Saturday, 24 November 2018

Footbridges and Fine Sands- Part 2

Continued on from Part 1

I did the next road trip by myself, David had had enough of winding roads and sandy beaches. I wanted to visit the Pataua footbridge, this one is a lot shorter across the water than the Whananaki bridge but the distance by road to the opposite side is much longer at 50kms compared with 13kms.

It was once again a 20km long winding narrow road out to the coast to visit Pataua North and I had a bit of a laugh when I pulled into the boat ramp carpark; a lovely new ramp and carpark too.


A white Ford Ranger pulled in right alongside me; I had seen it following me in the mirror for much of the way, catching up and then dropping away and disappearing out of sight. I kept thinking, when it caught me up, that I must pull over and let it pass but then it would drop away again. And there were very few places to pull over too.

It turned out to be my niece & her boyfriend, they'd decided to take the dog for a run at the beach, a beach they hadn't visited in years. I must have lit a spark when I told her mother earlier in the day where I was going. They headed off to the beach but I decided to check out the bridge first.


The holiday settlement of Pataua North is located on a golden sand beach of Ngunguru Bay while Pataua South is across the footbridge on the edge of the sheltered waters of the Pataua River & estuary. Pataua South can be reached by road via the Whangarei Heads but the footbridge gives residents and holiday makers access to the best of both worlds. 


On the south side of the estuary outlet into the bay is the cone shaped Pataua Island known locally as Pataua Mountain, only it's not really a mountain or an island just a small hill which was once a Maori pa site.


I walked across the bridge, through the small reserve and along the edge of the estuary past a few of the holiday homes...


...including this one with these stunning metal sculptures in the front garden...


...and then back to the bridge...


...where I crossed back over...


...stopping to watch a kayaker battled the out going tide and a windy chop as he paddled his way under the bridge and back to the boat ramp.


I should have headed over to the beach to see my niece but the cacophony of  screeches, squawks and other bird chatter coming from a flock of Red Billed Gulls/Tarapunga grabbed my attention. 


Three rocks, right alongside the new boat ramp were covered in nesting, resting, fighting and copulating gulls!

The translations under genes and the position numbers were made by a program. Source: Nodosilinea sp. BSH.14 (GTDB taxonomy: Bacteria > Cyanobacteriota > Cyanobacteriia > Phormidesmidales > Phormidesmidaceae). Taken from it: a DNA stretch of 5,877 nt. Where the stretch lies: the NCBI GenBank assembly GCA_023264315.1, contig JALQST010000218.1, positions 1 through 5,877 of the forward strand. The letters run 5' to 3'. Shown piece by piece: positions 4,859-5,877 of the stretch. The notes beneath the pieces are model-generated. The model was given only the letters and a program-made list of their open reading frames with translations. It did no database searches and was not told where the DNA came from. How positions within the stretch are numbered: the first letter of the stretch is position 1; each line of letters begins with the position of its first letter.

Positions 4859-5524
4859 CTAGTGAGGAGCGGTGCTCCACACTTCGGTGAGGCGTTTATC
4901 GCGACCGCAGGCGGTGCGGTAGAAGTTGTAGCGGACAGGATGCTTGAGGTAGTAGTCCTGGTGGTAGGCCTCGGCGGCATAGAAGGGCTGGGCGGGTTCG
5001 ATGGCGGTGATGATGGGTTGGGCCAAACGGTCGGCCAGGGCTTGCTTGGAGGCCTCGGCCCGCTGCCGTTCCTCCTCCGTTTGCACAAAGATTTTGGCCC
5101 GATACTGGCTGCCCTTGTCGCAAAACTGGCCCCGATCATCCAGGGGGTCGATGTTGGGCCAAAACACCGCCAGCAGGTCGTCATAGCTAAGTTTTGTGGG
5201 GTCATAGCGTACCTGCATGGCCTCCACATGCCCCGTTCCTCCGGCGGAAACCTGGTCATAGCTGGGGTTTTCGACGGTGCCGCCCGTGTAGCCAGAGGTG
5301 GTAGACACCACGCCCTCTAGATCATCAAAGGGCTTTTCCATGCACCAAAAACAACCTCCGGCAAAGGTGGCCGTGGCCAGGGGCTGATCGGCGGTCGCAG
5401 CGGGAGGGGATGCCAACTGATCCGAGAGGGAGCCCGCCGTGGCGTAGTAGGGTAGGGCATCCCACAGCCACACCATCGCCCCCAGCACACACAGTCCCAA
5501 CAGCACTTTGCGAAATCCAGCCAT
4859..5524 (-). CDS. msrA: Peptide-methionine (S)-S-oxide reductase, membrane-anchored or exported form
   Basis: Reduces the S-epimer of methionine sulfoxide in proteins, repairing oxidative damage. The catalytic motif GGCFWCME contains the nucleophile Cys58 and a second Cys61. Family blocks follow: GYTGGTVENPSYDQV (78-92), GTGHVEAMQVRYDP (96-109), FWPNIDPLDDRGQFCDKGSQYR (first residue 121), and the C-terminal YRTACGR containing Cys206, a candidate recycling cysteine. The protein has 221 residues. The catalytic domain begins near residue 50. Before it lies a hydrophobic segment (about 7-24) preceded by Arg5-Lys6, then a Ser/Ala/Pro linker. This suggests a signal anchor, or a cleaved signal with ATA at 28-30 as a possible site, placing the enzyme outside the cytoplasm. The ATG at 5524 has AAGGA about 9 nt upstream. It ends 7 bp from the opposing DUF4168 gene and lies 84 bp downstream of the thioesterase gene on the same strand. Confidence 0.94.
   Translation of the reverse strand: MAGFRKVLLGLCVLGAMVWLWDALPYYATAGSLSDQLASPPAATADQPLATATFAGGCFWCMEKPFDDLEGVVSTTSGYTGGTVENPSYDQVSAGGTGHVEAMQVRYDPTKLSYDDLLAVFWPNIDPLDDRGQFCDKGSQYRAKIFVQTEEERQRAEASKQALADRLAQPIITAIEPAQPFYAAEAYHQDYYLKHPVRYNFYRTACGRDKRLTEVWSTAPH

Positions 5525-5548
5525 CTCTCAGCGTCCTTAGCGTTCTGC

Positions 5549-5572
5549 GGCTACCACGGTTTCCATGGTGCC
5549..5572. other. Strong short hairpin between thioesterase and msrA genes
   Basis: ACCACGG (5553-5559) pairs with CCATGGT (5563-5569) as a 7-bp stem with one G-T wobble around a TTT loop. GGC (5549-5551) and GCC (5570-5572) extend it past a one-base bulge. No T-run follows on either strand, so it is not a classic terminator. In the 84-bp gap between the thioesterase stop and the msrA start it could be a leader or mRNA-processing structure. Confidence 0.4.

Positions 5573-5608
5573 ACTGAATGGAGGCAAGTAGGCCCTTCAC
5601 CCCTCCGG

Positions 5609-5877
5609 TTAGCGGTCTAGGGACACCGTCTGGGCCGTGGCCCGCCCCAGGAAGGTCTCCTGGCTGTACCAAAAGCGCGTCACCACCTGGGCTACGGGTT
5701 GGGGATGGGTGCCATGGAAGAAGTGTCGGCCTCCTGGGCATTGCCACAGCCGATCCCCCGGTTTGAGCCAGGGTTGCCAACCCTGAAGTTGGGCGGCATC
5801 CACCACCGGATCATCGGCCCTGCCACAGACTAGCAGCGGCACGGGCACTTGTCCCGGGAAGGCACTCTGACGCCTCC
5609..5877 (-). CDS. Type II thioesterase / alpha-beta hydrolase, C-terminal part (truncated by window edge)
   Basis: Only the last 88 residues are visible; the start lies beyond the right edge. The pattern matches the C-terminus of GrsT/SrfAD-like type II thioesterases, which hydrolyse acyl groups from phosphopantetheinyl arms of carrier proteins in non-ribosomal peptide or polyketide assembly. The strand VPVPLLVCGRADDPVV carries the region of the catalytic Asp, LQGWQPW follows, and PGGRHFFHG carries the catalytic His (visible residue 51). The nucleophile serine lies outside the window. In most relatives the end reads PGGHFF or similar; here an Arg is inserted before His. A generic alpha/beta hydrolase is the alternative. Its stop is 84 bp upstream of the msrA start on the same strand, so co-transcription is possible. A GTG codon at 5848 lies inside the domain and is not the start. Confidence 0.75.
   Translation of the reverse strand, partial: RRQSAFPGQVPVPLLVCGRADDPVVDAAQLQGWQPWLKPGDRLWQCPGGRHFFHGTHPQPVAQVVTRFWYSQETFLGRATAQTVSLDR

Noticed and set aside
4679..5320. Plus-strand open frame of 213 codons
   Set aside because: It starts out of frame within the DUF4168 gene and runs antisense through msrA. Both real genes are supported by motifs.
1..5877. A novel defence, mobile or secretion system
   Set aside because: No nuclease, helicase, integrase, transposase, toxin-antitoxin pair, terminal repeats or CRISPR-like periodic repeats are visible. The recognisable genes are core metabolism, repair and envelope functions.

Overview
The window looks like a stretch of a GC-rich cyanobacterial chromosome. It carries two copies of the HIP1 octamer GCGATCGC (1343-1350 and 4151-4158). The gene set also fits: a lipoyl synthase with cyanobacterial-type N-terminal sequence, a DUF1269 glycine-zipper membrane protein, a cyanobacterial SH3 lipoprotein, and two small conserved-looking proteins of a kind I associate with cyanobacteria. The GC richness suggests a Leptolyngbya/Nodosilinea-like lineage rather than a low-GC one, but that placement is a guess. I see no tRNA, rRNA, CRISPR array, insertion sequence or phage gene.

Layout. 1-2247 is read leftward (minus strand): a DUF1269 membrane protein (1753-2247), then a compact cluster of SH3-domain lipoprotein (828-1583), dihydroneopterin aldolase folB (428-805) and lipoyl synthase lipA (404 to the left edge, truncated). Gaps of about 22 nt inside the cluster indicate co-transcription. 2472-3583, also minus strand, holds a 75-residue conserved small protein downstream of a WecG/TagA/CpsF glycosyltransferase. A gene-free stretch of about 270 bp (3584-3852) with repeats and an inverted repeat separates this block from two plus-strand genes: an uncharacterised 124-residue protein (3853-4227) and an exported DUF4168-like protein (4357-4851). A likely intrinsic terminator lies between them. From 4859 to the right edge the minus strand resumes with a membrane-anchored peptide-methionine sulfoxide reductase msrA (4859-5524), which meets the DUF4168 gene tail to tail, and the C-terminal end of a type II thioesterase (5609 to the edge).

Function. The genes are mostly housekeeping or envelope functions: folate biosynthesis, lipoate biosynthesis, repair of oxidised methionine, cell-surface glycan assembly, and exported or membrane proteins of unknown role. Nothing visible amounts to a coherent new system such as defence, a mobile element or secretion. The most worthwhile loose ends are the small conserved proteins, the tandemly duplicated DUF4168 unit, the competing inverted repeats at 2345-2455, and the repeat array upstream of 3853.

I wonder if the locals knew these rocks were a rookery for gulls when they planned the ramp, which was now also a resting spot for gulls and covered in poop.


I spent ages watching the goings on, checking for eggs and chicks and locating some of the odd places that birds had decided to nest.


Some had been relegated to the stalls, teetering on the side of the rock, just above the tide and fighting to retain their nest material....not only from falling over the edge but from being stolen by other birds.


This gull had the right idea, hidden away from all the fighting and activity. I even saw one bird drop into the middle of the astelia where I'm sure there were more nests.


It took me awhile to locate some chicks, it seemed that most of the nests still held eggs. It was a hot day and this gull stood over the chicks keeping them in the shade but letting the light breeze cool them down.


The parent then climbed off and fed a thin liquid to both chicks, they looked to have only recently hatched, the egg shells were pushed over the nest edge and still largely intact (don't forget to click on the photos to enlarge them).


I finally managed to pull myself away from the life & times of Gull City and drove around to the beach to find my niece loading the dog into the ute and about to head home, oops! 


The beach was deserted except for a family surfing near the mouth of the estuary. 


I walked around the point and back into the estuary and followed a sailor as he tacked back and forward up the estuary... 


...and then walked back through the holiday houses to the ute, spotting this letterbox on the way. A new take on the old microwave letterbox!






3 comments:

  1. Used to spend our summers at Pataua North. It's certainly a special spot. Cheers Ros and Bruce Foster (aka Thyme Travellers).

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    Replies
    1. Hi guys, thanks for commenting and glad I could bring back some happy memories.

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  2. Thanks Shellie for shaing, always wondered what up that road. Now, after seeing your photos, we will have to visit.

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